ACHRNEWS

Hvacr Trade Braces For Bioterrorism

December 15, 2001


The newspaper and magazine headlines continue to recount stories of possible bioterrorism, which could threaten the very core of American business — the workplace. Even consumers are asking if they are safe from the threat of chemical warfare.

The hvacr trade continues to press for answers to new and difficult questions. And the questions go beyond chemical infiltration of hvac systems to include basic building security issues, as building owners and tenants look to prevent anyone from tampering with air-handling equipment.

A two-pronged attack on the problem is taking shape as manufacturers are studying the effects of UV lighting on anthrax and other biological agents, while commercial contractors are looking for ways to secure access to mechanical rooms and rooftop units.

Hvacr Systems Security Summit

In order to address bioterrorism and security measures, The News is teaming up with the Air Conditioning Contractors of America (ACCA) to present a special meeting of hvacr trade members. The National Hvacr Systems Security Summit will be held on Saturday, Jan. 26, 2002 at the Sheraton International at BWI Airport, Baltimore, MD.

The summit will include representatives from the White House’s Office of Homeland Security, major manufacturers, commercial contracting businesses, academia, law firms, and other related organizations — experts who have researched products and solutions for combating deadly airborne viruses and ensuring the safety of air-handling equipment.

The summit will explore the following topics:

  • The risks of air-handling systems being used in biological or chemical attacks;
  • What contractors and building operators can do to minimize potential risks;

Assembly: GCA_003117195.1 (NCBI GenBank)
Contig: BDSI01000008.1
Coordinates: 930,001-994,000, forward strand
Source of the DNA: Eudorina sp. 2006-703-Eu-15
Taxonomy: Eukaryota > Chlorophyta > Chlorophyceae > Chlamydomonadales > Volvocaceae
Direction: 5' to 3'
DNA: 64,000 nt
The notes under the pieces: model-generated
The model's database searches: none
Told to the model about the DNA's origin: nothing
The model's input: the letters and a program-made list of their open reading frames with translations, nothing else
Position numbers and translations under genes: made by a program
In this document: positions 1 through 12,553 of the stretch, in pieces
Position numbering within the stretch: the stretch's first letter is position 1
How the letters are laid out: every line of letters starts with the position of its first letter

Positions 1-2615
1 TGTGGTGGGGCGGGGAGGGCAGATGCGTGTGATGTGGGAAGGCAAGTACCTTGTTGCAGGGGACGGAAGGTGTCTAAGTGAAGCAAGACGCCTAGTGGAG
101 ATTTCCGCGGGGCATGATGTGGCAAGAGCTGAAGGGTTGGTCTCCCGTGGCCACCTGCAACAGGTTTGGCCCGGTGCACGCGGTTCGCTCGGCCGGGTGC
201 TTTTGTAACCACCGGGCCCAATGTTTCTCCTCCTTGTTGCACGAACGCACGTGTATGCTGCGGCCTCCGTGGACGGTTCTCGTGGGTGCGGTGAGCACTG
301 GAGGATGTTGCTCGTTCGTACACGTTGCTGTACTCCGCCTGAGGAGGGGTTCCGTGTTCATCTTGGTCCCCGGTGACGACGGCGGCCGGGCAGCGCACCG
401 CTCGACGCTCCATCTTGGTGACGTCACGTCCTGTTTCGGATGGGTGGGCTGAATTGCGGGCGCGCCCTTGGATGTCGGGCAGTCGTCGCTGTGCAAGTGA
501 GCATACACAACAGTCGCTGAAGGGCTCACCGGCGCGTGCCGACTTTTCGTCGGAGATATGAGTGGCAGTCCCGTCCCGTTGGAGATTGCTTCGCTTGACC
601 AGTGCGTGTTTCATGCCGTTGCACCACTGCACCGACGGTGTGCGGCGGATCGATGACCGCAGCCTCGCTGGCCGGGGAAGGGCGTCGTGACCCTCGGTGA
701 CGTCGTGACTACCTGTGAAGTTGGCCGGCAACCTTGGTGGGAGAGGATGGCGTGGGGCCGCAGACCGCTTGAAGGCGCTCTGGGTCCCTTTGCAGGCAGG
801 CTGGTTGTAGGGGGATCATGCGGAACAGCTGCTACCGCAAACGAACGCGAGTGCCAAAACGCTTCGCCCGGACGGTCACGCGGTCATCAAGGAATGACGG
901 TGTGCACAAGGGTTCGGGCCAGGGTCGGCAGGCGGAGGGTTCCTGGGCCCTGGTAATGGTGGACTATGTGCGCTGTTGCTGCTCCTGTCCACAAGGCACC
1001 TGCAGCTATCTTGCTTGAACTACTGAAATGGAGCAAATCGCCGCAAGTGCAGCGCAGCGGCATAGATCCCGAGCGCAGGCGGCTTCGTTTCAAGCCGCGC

• What contractors should tell customers about potential risks;
  • How contractors can reduce potential liabilities associated with air-handling attacks; and

  • How contractors can improve internal processes to reduce risks.
  • The summit will also examine long-term technical improvements that are being investigated by hvac manufacturers and in the academic research community.

    Two of the scheduled speakers, Brian Monk of Circul-Aire and Stephen Zitin of Bioclimatic, Inc., talked about the seminar and what they hope to accomplish.

    “Our company has prepared filtration systems to filter outside air in the event of chemical or biological attack,” said Monk. “We will talk about the details surrounding this technology and point out the benefits of a fully integratable filtration system that would handle the full spectrum of gases.”

    Zitin talked about the knowledge that seminar attendees should walk away with. “I would like people to understand what types of remedial action are available to them — none of which is the one-solution, silver bullet approach.

    “There are ways to get a payback after implementing these measures to help pay for the investment in this equipment. It isn’t just about spending money. There is a return on investment.”

    According to News’ publisher John Conrad, this is one event that will pay long-term benefits.

    The News believes that a straightforward approach to discussing bioterrorism and building security will produce effective and workable solutions for all members of the hvacr community,” said Conrad.

    For registration information, see page 16 or visit www.achrnews.com (website).

    Publication date: 12/17/2001